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TomTom’s new app takes on Apple and Google with free navigation

TomTom has announced a new navigation app for Android called TomTom GO Mobile.

It’s a relaunch of TomTom’s previous app, and offers up limited free navigation and real-time traffic info.

The app is free to download, but you’ll need to sign up to a subscription if you want to use the service for more than 50 miles (75km) each month.

You can upgrade to the premium service through in-app purchases; £14.99 gets you a one-year subscription, while 3 years of membership costs £34.99.

If you already subscribe to TomTom’s current Android app, however, then you can upgrade to a three-year unlimited navigation subscription for 50p with the new mobile app.

Corinne Vigreux, Managing Director for TomTom’s consumer division, said: “The TomTom GO Mobile app for Android is made for drivers who want to experience the best of TomTom on their smartphone.”

We have entirely re-thought our mobile solution so every driver has the chance to try navigation with TomTom Traffic. Now all Android owners can avoid the traffic jams and get to their destinations faster, every day.”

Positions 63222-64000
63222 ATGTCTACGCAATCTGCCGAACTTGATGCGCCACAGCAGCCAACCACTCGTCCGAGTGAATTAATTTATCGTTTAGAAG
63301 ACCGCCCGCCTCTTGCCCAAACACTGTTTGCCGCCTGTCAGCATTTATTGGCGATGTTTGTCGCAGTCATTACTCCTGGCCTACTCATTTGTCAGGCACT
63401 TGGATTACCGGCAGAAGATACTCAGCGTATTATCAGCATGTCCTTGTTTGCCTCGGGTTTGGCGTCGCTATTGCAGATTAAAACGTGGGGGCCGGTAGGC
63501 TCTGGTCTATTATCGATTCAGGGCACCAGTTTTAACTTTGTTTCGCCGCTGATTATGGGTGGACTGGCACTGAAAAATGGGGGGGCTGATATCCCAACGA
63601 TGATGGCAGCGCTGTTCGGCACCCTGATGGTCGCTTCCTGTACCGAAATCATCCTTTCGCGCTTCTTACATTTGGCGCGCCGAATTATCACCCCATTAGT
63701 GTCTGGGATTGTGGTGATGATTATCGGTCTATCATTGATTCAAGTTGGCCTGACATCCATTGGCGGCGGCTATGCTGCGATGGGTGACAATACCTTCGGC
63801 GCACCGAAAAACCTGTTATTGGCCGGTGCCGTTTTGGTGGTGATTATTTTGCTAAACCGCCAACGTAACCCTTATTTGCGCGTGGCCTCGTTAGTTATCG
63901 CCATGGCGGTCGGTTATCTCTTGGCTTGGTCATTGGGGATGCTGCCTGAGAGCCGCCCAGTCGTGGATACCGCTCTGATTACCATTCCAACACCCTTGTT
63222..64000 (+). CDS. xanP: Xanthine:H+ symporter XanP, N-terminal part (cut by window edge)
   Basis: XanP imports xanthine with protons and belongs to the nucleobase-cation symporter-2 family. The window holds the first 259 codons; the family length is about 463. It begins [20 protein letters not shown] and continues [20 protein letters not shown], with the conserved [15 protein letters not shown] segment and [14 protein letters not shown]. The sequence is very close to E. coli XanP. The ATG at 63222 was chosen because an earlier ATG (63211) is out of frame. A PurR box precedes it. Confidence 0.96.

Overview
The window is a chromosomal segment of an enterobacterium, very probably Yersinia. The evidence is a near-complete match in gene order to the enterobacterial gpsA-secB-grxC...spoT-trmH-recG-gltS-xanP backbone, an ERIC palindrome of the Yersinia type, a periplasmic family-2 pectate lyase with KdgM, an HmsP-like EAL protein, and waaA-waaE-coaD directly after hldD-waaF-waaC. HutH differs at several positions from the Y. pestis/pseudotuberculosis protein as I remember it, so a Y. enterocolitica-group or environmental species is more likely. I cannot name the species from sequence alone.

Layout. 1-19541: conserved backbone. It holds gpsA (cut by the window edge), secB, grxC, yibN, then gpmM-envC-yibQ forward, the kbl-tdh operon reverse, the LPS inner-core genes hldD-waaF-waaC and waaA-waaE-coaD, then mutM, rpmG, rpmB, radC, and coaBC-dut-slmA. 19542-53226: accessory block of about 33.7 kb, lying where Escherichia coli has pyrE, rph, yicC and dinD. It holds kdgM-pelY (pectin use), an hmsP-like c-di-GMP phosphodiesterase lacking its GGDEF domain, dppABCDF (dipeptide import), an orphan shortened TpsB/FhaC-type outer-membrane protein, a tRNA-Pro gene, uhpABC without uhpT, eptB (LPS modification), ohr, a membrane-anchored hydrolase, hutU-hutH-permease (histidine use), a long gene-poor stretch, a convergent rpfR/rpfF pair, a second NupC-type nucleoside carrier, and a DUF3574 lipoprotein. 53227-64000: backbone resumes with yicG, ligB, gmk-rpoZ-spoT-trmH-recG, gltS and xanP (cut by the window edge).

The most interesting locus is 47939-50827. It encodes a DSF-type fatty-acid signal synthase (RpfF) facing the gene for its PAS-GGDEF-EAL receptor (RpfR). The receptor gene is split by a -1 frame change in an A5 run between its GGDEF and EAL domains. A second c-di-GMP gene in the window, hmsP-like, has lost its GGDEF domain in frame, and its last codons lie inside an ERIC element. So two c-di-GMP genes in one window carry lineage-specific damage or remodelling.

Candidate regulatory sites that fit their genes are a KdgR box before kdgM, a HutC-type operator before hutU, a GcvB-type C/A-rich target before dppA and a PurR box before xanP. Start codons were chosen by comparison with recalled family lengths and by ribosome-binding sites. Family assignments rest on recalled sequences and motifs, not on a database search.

Related: Best Sat Navs 2015

The GO Mobile app uses the same interface at TomTom’s physical GO sat nav, so it’ll be easy to pick up for TomTom loyalists.

It’s chock full of features, including offline map viewing, TomTom’s traffic services, speed camera warnings, and a global map license that lets you use the service in 111 countries with network connection.

To download the app, you’ll need a Gmail account, a phone with Android 4.0.3 or later installed, and a screen resolution of at least 800 x 480.

The standalone sat nav market has been reeling in recent years since the rise of smartphones pushed users to more mobile navigation methods.

TomTom has struggled to compete in the mobile sat nav space, with the likes of Google Maps and Apple Maps offering their own strong, subscription-free services.

While offering some navigation services for free might be a small step in the right direction, many consumers will still struggle to justify the premium subscription.

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